U. S. Army Warrant Officers Association
How We Scratch the Itch
Periodically we are questioned by a chapter or an individual member expressing concern that we are not taking a position, or a strong enough position, on a particular issue. Such questioning is healthy for an association such as ours for a couple of reasons. Often the questions serve to bring attention to an issue that may not be clearly recognized or understood by our leadership. Secondly, such questioning serves as a vehicle for an exchange of ideas between the individual(s) raising the issue and USAWOA leaders. In many instances knowledge is gained by all parties involved. Also, there is understanding and appreciation gained about what and why our Association is doing, or perhaps not doing something, in a particular area.
The purpose of this article is to present information about how USAWOA selects issues on which to take a position and how we approach the issues. First of all, selection. Our bylaws allow chapters and regions to bring forward issues, as a resolution, at each Annual Meeting of the Members. The resolutions may deal with topics strictly internal to USAWOA, such as the structure of life-member dues. Or, the issues may address corps-wide concerns, such as seeking to expand fully funded civilian education. After study and discussion, the resolutions accepted by favorable membership vote become the positions on which our Association acts. Following acceptance, our Association's leadership decides how and where to best move on the action. Action(s) taken are reported to the membership through the
NEWSLINER, the monthly chapter presidents' letter, USAWOA Online, or other means.
A second method of selection occurs when the USAWOA leadership learns of an issue, which impacts the warrant officer corps. This knowledge may come because of a question from the field. However, more commonly it comes from conversations with action officers at the HQDA level or the MACOM level. The impact may be favorable to the corps, or it may be unfavorable, but clearly is something that your leadership feels is significantly important enough to "weigh-in" with a position. It is our philosophy that it is just as important to present positions on issues of favorable impact on the corps as it is to present positions on issues with unfavorable impact.
Let's examine the USAWOA approach to an issue. The first important point to know is that it has been our long tradition to NOT deal with issues affecting a single individual or a small group of individuals. USAWOA will not involve itself in the assignment discontent of "CWO Doe" or the "improper utilization of the 35lBs at Fort Swampy." To do otherwise would undermine our stated goal of representing the entire warrant officer corps. In these individual cases however, USAWOA leadership seeks to direct the individual(s) to the proper channels or authorities who can act to resolve valid problems.
Secondly, it is important to understand that often USAWOA is asked for a position
"off the record." It has been our long practice to carefully research the issue in question and provides a position believed to be best for the long-term health of the corps. Our Association then absolutely respects the requested confidentiality of the process. Members frequently ask why we don't publicize a position we've taken or "take credit" for what some might consider a "victory." The answer is easy; if we did, we'd no longer have the reputation for professionalism that we now enjoy; quite likely we'd no longer be asked for input to the information gathering/decision process.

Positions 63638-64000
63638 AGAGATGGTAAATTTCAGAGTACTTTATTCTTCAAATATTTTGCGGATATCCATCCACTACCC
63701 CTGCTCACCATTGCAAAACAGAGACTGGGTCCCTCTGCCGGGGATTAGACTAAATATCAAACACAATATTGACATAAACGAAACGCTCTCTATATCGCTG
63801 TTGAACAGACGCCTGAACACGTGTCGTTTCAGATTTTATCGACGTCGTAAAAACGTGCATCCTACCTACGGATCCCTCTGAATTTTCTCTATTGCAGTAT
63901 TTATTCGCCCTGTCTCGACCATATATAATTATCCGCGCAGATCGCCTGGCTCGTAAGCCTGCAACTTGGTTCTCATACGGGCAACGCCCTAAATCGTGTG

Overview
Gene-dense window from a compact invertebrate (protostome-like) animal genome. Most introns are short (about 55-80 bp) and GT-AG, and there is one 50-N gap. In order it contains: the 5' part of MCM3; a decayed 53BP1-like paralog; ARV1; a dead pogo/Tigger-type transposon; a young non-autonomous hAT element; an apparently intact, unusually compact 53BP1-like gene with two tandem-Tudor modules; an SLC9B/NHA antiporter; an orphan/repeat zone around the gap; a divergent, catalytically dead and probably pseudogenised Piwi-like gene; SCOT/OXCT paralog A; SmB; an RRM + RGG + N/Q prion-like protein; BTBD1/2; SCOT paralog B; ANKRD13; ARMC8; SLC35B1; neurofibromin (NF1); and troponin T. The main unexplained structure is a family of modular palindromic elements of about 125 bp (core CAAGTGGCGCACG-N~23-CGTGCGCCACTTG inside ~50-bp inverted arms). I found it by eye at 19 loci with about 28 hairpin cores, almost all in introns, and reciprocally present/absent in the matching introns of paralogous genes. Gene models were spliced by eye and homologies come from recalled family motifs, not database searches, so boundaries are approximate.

Also, it is not uncommon for USAWOA to "get wind" of something that might have an unfavorable impact on the corps. Frequently, we chose to take a "wait and see" position. Again, it is difficult for a questioning member to understand why this may be the best approach. The member may have heard something at a proponent school course, a MOS related conference, or received an e-mail posting through one of the many warrant officer distribution lists. The member is "hot" on a particular issue and asks why we're not doing anything. Through long exposure to the process, our Association has learned that in the HQDA, MACOM, and proponent environment, many ideas are
"floated" merely as discussion starters or "straw men." Many of the ideas or subjects die a natural death. It has been learned that a "the sky is falling" type of approach is counter productive. It's our Association's process to wait and watch. If an issue with impact on the corps develops, it will then be decided whether to present a position. If it is, USAWOA will weigh in where and when we can to achieve the maximum results.
We have presented the several ways we use to address issues and concerns. They are successful and today, allow us to be in an opportune position. Many times we can "scratch" before there's an "itch." In many cases USAWOA and the warrant officer corps is represented at the action-officer/early planning-level. At this level many concerns are addressed and solutions identified and implemented BEFORE the subject becomes something of corps wide concern.
Finally, USAWOA has a long precedent to engage the issue, rather than attack the agency or individuals involved. The key word is once again professionalism. We will not get very far if, for example, we attack the DCSPER (now Army G-1) of the Army, or Senator "Doe" for a particular position
"Professionalism" is the key word that drives USAWOA selection of the concerns we address, and the method by which we address the issues. This has been our past direction and will be our future direction. Rather than following the approach of "being the first with the most" we choose to save our ammunition for the big targets and to make our first shot count.
Based on an article by CW5 Ray Bell, then
USAWOA National President in the June 1999 NEWSLINER